Liberty High opens with lesson in violence prevention

NEIGHBORS

September 07, 1999|By Sherry Graham | Sherry Graham,SPECIAL TO THE SUN

VIOLENCE prevention has become a top priority in schools across the country. Students at all grade levels at Liberty High School attended a violence-prevention assembly last week to help begin the new year with student safety at the forefront.

MTV and the American Psychological Association produced a series of videos aimed at helping young people recognize signs of potentially violent behavior in themselves and others. One of the videos, "Warning Signs," was viewed by Liberty students.

The video gave a synopsis of two tragic episodes of school violence.

In a shooting in Alaska, a student and a school principal were killed. In the other, a young depressed couple in Georgia took their own lives. Warning signs that preceded each incident were discussed and analyzed in the video.

"It made you think about whether a person close to you is contemplating something serious like this," said Nick Rigby, a freshman. "It was kind of disturbing."

Examining one's own behavior was another of the video's messages. Sophomore Erin Laur said the video made her think about how she wants to treat others.

"Pay more attention to the warning signs and try to be an all-around nicer person," she said.

After the video, members of a countywide drama troupe, "Fool Proof," performed three brief skits focusing on problems teens sometimes face, including bullying and harassment, abusive relationships and depression.

Students had an opportunity to ask questions of the skit's characters and interact within the story lines.

School administrators and guests from the Maryland Psychological Association urged open dialogue about problems and warning signs.

"Communication -- you've got to be able to talk to people about problems," said senior Mike Bowers. "You can't always have it bottled up."

Most students agreed the video and skits made them think about potentially violent situations and how to diffuse or prevent them.

"If you think that someone is going to do something harmful, let someone else know," said junior Jen Reahl.

Pipe band champs

The World Pipe Championships took place in Glasgow, Scotland, last month, and Eldersburg resident Harry Meade was part of the traditional Scottish music and pageantry.

Meade is a snare drummer in the City of Washington Pipe Band, which captured first place in Grade 2 of the competition. The competition has five grades, with Grade 1 being world class. The Washington-area band also won the title of Best Drum Corps.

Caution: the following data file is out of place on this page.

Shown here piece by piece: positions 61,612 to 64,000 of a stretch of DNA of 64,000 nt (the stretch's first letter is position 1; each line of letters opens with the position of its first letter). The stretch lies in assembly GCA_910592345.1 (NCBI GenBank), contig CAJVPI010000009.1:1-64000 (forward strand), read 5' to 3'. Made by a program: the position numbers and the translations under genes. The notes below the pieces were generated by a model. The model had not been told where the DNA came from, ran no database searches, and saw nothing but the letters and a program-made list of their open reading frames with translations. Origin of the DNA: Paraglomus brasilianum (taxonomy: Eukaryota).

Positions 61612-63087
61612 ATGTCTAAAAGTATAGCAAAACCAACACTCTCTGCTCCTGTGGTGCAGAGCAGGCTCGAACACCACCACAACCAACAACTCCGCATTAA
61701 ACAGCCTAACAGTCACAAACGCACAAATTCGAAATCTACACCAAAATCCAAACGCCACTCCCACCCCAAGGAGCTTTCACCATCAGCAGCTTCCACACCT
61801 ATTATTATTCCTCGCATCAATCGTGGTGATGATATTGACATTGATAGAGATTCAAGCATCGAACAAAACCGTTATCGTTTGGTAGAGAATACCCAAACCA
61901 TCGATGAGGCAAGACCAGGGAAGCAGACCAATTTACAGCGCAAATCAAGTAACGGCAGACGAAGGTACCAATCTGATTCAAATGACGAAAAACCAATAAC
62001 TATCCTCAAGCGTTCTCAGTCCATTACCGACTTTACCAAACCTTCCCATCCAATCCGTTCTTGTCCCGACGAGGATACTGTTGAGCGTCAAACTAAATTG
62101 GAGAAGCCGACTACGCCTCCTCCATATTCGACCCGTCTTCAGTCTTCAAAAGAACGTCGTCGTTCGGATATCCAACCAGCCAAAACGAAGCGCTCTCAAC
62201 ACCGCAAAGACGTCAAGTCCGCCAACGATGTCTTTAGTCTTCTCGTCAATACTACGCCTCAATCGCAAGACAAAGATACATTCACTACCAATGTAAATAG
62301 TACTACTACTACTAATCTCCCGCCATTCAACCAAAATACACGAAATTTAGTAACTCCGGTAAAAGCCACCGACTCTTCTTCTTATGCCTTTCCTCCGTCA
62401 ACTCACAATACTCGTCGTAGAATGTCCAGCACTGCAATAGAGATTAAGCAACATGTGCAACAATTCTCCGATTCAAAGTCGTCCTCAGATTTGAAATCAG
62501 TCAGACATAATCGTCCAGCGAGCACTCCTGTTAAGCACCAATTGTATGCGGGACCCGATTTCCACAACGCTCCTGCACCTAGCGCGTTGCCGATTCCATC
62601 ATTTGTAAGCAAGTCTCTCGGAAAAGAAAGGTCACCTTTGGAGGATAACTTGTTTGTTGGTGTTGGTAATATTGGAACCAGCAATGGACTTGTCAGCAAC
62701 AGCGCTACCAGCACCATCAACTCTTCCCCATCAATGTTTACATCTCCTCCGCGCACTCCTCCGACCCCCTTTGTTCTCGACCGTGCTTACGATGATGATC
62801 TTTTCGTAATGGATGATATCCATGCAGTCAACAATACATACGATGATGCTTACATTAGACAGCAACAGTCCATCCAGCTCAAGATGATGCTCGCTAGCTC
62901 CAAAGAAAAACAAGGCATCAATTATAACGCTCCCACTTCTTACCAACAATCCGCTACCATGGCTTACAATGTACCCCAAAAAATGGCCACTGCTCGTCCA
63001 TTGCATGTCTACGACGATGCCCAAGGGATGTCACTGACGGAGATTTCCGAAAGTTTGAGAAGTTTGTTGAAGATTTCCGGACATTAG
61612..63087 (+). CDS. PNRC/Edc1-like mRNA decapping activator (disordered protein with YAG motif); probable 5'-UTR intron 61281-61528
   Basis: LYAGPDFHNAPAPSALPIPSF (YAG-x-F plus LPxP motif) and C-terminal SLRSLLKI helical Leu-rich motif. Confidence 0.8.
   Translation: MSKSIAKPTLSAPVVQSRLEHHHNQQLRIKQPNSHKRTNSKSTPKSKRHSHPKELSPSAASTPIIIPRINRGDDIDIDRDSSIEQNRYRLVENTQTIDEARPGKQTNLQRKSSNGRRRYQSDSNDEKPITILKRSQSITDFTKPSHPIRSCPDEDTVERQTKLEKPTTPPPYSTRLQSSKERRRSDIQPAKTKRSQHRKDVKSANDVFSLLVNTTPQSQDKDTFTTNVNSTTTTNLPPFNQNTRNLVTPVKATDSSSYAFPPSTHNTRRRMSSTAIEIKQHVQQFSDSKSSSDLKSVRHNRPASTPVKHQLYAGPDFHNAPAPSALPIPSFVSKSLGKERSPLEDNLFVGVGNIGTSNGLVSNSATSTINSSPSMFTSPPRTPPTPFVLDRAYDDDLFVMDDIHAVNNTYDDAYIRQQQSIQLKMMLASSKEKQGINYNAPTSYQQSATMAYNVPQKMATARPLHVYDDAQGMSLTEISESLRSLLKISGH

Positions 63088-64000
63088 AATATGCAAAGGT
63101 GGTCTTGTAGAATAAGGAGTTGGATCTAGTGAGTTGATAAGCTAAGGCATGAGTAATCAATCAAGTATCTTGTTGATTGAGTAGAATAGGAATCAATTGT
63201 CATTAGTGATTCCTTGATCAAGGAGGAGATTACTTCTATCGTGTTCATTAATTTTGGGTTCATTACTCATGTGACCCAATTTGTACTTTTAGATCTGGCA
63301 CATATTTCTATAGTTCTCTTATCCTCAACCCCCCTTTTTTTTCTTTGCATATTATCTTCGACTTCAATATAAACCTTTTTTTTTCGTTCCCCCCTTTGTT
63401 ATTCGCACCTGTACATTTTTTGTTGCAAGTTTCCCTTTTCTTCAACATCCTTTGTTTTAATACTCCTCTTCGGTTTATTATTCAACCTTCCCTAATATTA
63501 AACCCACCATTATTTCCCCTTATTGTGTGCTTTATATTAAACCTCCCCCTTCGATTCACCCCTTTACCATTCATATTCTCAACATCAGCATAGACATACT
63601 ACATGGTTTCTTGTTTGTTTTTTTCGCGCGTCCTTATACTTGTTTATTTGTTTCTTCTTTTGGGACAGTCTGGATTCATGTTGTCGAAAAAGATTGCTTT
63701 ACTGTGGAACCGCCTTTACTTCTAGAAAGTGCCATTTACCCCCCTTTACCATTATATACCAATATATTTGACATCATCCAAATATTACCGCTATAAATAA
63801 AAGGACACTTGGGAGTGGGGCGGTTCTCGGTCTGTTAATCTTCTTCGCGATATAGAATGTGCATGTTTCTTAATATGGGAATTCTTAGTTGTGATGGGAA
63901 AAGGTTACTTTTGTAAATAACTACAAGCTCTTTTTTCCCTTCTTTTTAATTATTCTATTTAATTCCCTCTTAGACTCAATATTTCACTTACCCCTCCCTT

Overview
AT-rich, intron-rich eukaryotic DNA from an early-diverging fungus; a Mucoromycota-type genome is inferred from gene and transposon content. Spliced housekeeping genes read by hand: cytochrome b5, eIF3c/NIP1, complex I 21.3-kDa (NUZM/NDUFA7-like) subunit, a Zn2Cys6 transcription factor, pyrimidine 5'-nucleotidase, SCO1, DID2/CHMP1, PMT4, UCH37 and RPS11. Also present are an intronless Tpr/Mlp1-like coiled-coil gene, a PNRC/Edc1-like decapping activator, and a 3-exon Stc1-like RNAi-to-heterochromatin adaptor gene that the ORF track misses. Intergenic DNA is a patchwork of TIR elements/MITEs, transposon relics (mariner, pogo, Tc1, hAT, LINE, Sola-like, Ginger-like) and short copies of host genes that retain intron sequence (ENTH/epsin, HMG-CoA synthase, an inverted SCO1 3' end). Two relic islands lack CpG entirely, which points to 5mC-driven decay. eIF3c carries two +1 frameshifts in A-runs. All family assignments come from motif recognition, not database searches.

Meade has been a member of the City of Washington Pipe Band for less than a year. He joined the band last winter after playing for many years in a pipe band based in Columbia.

He credits his father, a former bass drum player, with passing on the love of music and performance.

Meade honed his drumming skills while at Liberty High School and was a drum line instructor for a few years after graduation.

The many hours of practice with the City of Washington has paid off. The band also won the North American Championship competition last month in Ontario, Canada.

Beanie bingo

The Freedom Force girls' U-13 soccer team will sponsor a Beanie Baby Bingo on Sept. 18 at St. Joseph's Church on Liberty Road. Doors will open at 6 p.m. and games will begin at 7 p.m.

Prizes will include many hard-to-find Beanies, including Flutter the Butterfly.

Refreshments and extra playing cards will be available.

Tickets are $6 in advance and $7 at the door. For tickets or more information, call Terry Holbrook at 410-795-9249 or Jeanne Tighe at 410-549-1223.

Sherry Graham's Southeast neighborhood column appears each Tuesday in the Carroll County edition of The Sun.

Pub Date: 9/07/99

Baltimore Sun Articles
|
|
|
Please note the green-lined linked article text has been applied commercially without any involvement from our newsroom editors, reporters or any other editorial staff.